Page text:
Top 5 Suburbs To Break the $2 Million Meridian Barrier

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We Sydneysiders live on a unique part of the planet. The natural beauties of harbour and bushland combined with robust employment options have resulted in an internationally desirable destination.

Of course, along with this comes some challenges – and a big one is property prices. Domain are reporting that the city’s median house price now sits just shy of $1.5 million. In addition, the latest CoreLogic data shows house prices have risen more than 20 per cent over the past 12 months.

This unique set of circumstances means that for buyers, $1 million no longer throws open all options in the Sydney market. We must now look toward the $2-million-median suburbs and what they can tell us about rising demand.

So, how do purchasers who may not have that sort of budget still profit from markets at such heady price points?

Recalibrating the thinking

While $2 million is a lot of money, part of the puzzle on how to profit is one of mindset. The figure is a real psychological barrier for many buyers, but once it has been breached, the market becomes more comfortable with the new price level.

And that delivers a benefit for more ‘average’ buyers. You see, those who purchase the right sort of property at a more affordable price point will benefit just as much – perhaps even more – in percentage terms as those who acquire expensive real estate. This is because as a suburb’s market settles into its post-$2 million benchmark, bottom-end prices will be dragged up by the top end.

But key is choosing the right asset in these up-and-coming areas. Here are five suburbs I have spotted which are set to break the $2-million barrier, and the types of homes in their lower-price points that I believe will benefit most.

Leichhardt (median house price $1.760 million*)

Leichhardt is the very definition of a ‘bridesmaid’ suburb. Its neighbouring suburbs comprise $2 million-plus locations such as Annandale, Lilyfield and Haberfield. These areas are heritage conservation zones offering extraordinary lifestyle facilities and convenience services. Leichhardt purchasers can access all the same amenities at a far lower buy-in price… for now at least.

Leichhardt’s position just five kilometres from the CBD, as well as its excellent transport options, make it a winning choice. Purchasing anything with three bedrooms under $2 million here would be a great buy.

If your budget is tighter than this, then within the $1.6 to $1.8 million range a two bedder, with potential to add a bedroom, would hold great potential.

Alexandria (median house price $1.875m)

In my books, Alexandria should already be above the $2 million median. It is on the fringe of the affluent and highly desirable inner-east. This means Sydney’s best lifestyle suburbs, cafes and restaurants, and retail outlets are nearby. It is also within easy reach of the CBD.

It is important that buyers look in the right streets for their homes here. The ‘golden triangle’, as it’s known, or on Lawrence Street or Belmont Street are best – even if you must pay a little more for your home.

For $1.6 to $1.8 million, you could secure a two-bedroom terrace that would deliver excellent future upsides.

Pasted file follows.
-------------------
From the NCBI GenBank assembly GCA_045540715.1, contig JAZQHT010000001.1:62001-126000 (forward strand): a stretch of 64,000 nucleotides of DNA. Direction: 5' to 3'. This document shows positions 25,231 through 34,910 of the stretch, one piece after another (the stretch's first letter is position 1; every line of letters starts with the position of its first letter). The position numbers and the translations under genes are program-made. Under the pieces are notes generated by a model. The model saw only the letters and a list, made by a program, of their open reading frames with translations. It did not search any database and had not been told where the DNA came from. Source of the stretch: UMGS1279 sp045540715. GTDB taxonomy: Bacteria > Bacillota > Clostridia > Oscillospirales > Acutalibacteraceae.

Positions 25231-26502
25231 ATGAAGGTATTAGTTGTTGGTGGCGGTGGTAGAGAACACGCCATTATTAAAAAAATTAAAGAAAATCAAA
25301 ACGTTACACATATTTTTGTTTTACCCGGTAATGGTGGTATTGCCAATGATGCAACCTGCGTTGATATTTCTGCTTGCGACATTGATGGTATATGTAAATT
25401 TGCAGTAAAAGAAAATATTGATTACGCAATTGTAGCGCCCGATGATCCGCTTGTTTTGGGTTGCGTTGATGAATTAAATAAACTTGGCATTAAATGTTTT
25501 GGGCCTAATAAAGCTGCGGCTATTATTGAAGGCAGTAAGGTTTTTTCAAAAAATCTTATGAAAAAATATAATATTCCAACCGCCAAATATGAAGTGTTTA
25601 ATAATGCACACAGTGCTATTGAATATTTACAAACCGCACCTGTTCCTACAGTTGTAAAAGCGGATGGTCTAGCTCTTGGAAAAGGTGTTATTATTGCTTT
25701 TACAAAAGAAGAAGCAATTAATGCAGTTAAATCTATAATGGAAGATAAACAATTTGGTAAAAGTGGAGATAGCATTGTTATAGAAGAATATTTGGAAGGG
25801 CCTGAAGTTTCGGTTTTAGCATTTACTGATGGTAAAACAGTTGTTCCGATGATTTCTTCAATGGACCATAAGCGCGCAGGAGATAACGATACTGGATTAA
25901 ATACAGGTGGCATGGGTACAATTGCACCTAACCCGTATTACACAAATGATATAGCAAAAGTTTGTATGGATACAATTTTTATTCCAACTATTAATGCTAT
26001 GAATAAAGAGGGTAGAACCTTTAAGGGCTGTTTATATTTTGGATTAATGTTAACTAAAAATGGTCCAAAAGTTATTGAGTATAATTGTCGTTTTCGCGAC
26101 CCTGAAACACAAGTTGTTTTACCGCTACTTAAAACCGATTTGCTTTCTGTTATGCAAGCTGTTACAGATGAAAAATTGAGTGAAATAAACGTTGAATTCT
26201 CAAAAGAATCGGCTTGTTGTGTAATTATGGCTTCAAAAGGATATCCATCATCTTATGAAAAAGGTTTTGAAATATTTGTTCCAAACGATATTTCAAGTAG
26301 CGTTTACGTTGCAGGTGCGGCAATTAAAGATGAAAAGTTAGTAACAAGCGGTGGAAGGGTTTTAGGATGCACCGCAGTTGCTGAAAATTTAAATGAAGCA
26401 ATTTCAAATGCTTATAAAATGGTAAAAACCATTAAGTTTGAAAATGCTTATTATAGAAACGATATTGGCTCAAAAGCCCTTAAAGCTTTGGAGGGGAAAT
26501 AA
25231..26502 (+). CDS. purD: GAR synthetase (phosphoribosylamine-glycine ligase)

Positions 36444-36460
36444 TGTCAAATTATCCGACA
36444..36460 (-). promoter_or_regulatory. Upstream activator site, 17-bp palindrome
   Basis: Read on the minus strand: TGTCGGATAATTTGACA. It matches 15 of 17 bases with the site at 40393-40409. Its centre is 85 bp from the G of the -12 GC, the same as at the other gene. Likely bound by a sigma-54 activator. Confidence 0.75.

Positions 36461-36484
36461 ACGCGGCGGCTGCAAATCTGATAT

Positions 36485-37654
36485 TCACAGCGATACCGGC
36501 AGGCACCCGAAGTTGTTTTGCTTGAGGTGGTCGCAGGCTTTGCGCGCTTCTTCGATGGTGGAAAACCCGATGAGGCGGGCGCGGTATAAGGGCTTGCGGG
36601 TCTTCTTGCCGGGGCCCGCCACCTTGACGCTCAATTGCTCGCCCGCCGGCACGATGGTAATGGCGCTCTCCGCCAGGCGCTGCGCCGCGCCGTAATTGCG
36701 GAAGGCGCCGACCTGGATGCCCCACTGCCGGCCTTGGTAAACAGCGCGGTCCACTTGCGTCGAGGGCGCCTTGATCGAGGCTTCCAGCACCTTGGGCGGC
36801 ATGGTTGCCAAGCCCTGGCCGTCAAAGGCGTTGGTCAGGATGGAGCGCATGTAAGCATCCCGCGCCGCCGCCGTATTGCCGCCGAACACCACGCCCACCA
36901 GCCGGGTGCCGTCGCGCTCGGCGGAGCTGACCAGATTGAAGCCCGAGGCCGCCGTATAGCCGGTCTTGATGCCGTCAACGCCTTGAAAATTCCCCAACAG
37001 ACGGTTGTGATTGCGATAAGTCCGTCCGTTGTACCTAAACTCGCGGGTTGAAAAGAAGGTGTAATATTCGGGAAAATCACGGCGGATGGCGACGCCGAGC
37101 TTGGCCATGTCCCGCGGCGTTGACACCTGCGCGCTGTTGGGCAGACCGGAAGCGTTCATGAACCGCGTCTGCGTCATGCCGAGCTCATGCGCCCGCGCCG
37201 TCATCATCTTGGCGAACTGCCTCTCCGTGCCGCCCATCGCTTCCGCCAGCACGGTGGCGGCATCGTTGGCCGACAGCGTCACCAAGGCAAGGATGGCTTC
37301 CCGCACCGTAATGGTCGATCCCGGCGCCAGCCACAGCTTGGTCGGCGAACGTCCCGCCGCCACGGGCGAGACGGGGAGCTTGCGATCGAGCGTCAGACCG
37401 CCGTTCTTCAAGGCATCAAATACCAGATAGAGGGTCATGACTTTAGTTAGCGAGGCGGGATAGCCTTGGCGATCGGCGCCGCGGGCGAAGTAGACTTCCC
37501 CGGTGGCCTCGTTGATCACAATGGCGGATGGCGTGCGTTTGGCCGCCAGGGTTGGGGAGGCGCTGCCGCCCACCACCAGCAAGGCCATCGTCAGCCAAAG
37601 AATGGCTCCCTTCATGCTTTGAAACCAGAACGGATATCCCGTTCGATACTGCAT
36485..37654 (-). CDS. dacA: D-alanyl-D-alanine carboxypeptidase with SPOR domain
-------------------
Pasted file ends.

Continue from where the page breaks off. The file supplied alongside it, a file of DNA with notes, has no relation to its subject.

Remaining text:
Rosebery (median house price $1.845m)

Rosebery is on the edge of the inner-east suburbs and is ‘gentrification central’. It is becoming one of Sydney’s trendiest centres which is an excellent indicator of future capital gains.

I have always considered Rosebery as a great alternative for family buyers who cannot afford Kensington. It has large family-sized homes priced around $2.5 to $3 million. The same style of property in Kensington would be $3.5 million to $4 million.

Stock is hard to find, although there have been two-bedroom semi-detached homes sold in the sub-$2 million mark and these should deliver excellent capital gains.

Summer Hill (median house price $1.9525m)

The village feel and community vibe of Summer Hill are highly attractive to buyers. The suburb also has great local shopping and other facilities, and the train can get you to the CBD in about 20 minutes.

As you can see, it is right on the verge of breaking the $2-million-median barrier. In fact, I believe it will occur very soon, and once that happens expect growth in lower-priced properties to gain momentum fast.

A small two-bedroom terrace that needed some renovation work would be your best option below $2 million. Location wise, buying south of Smith Street, north of Junction Road, east of Prospect Road and bounded by Lewisham and the Light Rail will yield the best long-term results.

Newtown (median house price $1.680m)

Newtown is already an extraordinarily popular near-city centre which has street-wise cache and a cool urban feel. King Street is lined with great cafes, restaurants, entertainment and hip retail outlets.

Newtown is also on the CBD’s doorstep. In addition, its vibe feeds off nearby Sydney University, while the Royal Prince Alfred hospital delivers a ready tenant base.

I also like Newtown because it is a city-lifestyle suburb. I believe it will bounce back strongly in this post-COVID lockdown period as businesses flourish and students and others return once more.

And it remains relatively price accessible too. You can still find a two-bedroom terrace at around the $1.5 to $1.6 million mark that will do well. My locational tip is to buy north of Alice Street for the best outcome.

Of course, having good local knowledge is essential, because as opportunities present themselves, you must be prepared to act fast. This is where having a well networked and thoroughly researched buyer’s agent is to your advantage. They can jump on the right opportunities at the correct time so you can enjoy capital gains into the future.

*All median house prices to October 2021 as per suburb profiles

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